The evolution to demand management also involves more market analysis, often using outside data sources, says Grackin. A great example of this is CVS pharmacies, which regularly receive data from a healthcare industry service showing emergency room visits by region, she says. "If an emergency room in Miami is getting an influx of people who are sick from mosquito bites, area stores will know to stock more bug repellent."

Short Cycle S&OP
Consensus decisions about how to meet and shape demand increasingly come out of a corporate sales and operations planning (S&OP) process. "S&OP is about understanding projected demand along with financial implications for the company and the impact on inventory and manufacturing, and to compare that against any constraints at your suppliers, so you can agree on how to move forward to achieve corporate goals," says Cyrus Hadavi, CEO of Adexa, Los Angeles. "The demand plan is the first step in that process."

"The move toward S&OP is a recognition that forecasting shouldn't happen in isolation," adds Natoli. "We see companies taking a strong initiative to collaborate internally on a consensus forecast, whether that is through an S&OP process or in some less formal way."

According to our experts, however, the traditional monthly schedule for S&OP meetings is not sufficient to manage demand in today's dynamic environments. "A month is too slow," says Ajay Chidrawar, director of solutions marketing at i2. "You have to be able to reassess frequently and quickly employ demand shaping levers." i2 endorses a "plan, do, check, act" approach, he says. "For example, say six weeks into a season, you realize something is not selling. Our tool allows companies to optimize their response based on such factors as whether they want to run this inventory to the end of the season or its price elasticity. "They may drop the price 10 percent for the next two weeks, check the response, then drop the price again," Chidrawar says. On the other hand, he says, if a company is running short of a particular option or model, the application lets them see the impact of other levers, such as running a promotion on alternate items.

IBM used to review a lot of this data monthly, says DiPrima, but "depending on what hardware brands are in play, we have gone to weekly or bi-weekly sales and operations planning. We also run daily cycles inside of that, so really we are refreshing demand information daily," he says.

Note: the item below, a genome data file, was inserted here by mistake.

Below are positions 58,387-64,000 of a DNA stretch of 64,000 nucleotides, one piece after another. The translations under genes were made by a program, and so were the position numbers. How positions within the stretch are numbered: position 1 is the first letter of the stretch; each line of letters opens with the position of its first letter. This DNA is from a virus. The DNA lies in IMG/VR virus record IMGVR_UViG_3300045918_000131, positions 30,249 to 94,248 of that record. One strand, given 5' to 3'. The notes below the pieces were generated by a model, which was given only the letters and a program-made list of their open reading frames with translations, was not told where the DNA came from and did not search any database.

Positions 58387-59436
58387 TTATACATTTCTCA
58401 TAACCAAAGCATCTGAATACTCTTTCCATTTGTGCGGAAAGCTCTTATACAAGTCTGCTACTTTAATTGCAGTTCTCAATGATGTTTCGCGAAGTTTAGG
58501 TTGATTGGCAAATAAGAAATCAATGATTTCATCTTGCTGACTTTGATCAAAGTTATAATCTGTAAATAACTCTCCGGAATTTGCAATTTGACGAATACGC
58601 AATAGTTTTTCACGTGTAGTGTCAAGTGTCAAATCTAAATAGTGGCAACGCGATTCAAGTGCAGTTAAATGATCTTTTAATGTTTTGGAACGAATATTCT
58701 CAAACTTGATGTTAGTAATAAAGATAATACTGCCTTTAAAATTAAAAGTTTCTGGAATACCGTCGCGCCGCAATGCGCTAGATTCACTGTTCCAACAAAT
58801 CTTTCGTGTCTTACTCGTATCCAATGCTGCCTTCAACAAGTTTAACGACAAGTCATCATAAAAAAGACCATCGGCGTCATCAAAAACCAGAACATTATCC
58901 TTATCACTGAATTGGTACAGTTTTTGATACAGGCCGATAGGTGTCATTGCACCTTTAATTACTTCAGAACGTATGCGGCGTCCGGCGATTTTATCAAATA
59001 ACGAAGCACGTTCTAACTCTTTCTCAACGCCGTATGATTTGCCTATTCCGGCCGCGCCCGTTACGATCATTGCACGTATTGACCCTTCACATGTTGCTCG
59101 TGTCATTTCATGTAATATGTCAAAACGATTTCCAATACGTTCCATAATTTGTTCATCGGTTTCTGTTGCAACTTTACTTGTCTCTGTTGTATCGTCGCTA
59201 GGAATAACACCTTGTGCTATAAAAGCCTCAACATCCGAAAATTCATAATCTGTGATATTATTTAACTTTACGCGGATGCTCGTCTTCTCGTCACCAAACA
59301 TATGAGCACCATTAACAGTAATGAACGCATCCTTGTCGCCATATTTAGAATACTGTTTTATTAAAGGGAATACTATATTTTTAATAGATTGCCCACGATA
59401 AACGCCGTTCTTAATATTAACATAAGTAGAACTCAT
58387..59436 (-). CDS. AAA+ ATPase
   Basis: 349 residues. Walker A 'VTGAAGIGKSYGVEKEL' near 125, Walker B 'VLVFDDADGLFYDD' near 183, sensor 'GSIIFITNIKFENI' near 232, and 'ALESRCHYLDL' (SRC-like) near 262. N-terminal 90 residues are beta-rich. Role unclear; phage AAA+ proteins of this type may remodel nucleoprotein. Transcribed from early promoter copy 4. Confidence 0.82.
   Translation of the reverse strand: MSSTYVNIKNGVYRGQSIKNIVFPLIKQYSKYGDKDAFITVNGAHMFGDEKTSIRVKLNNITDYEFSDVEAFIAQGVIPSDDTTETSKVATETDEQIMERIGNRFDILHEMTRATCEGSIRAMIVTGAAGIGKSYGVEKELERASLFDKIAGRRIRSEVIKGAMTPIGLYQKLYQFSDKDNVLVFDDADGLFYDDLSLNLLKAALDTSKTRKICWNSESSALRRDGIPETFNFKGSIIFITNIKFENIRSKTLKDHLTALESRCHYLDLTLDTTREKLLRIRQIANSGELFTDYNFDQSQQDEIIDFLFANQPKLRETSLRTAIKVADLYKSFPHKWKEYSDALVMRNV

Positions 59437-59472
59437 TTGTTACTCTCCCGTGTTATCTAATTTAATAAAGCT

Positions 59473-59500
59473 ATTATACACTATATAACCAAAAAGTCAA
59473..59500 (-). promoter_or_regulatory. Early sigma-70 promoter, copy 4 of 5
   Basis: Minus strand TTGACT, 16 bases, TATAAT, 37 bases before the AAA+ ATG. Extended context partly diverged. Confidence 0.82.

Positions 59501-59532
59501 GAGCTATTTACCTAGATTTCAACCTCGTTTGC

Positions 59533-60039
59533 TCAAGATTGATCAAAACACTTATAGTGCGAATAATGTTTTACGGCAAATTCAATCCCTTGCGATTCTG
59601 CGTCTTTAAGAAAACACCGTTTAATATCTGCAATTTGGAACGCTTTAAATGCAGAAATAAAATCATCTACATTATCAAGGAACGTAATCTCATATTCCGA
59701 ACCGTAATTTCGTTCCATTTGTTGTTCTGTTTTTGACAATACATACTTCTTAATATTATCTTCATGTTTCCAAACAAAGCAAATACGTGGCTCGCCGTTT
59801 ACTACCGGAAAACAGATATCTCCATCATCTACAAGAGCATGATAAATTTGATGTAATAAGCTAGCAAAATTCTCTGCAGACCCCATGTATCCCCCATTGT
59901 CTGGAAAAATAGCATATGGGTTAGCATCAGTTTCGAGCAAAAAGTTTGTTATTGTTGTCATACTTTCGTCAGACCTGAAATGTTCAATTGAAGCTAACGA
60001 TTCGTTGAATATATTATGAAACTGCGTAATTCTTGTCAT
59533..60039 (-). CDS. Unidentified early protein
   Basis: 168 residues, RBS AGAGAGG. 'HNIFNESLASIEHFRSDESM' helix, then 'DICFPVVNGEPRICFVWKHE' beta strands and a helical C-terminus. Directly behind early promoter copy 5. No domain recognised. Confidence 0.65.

The ability to constantly readjust demand plans also plays into flexible manufacturing strategies many companies are trying to adopt, says Robert Byrne, CEO of Terra Technology, Norwalk, Conn. "Companies in the consumer packaged goods area are trying to shrink their manufacturing cycles and lead times by scheduling only a day or two in advance," Byrne says. "To do that you need a very good short-term demand forecast that reflects all of your current information. We have customers that are publishing a new forecast every day, really reflecting all the information from yesterday, including orders that came in and shipments that went out." Forecasts with a horizon of a few days naturally have fewer errors than ones looking out three weeks or more, he says.

Ironically, however, this trend intensifies the need to have accurate long-term forecasts for raw materials supply. "To be able to schedule production of whatever you want tomorrow or the day after, you have to have the materials on hand," says Byrne. This goes for packaging materials as well, which often have fairly long lead times, he says.

To achieve both these goals, different forecasting methodologies are required-a challenge that permeates demand planning. Whether companies are dealing with long-term vs. short-term horizons, slow-moving vs. fast-moving products, or core stock vs. promotional items, the flexibility to employ different approaches is essential.

"Retailers like Wal-Mart or Target will forecast demand for everyday household items like paper towels very differently from how they forecast apparel," says David Johnson, vice president of replenishment and allocation at JDA Software. JDA has a toolbox of different statistical methods and systems that can discover and pick the right method to apply to the specific demand patterns of an item, he says, "whether it is a slow mover or a fast mover, a seasonal product or a lumpy product. But demand also is driven by what replenishment strategies and deployment strategies are in place," he says, "so you have to be able to consider replenishment strategies and shipping patterns as well."

Unpredictable Demand
Adexa offers what it calls a "Best Bet" tool that automatically tries many different forecasting methods, says Hadavi. "Based on the objectives that the user states, it comes back and gives you the method that works best," he says. "This enables companies to deal with very unpredictable environments as far as demand is concerned," he says. "You can experiment with all sorts of different factors."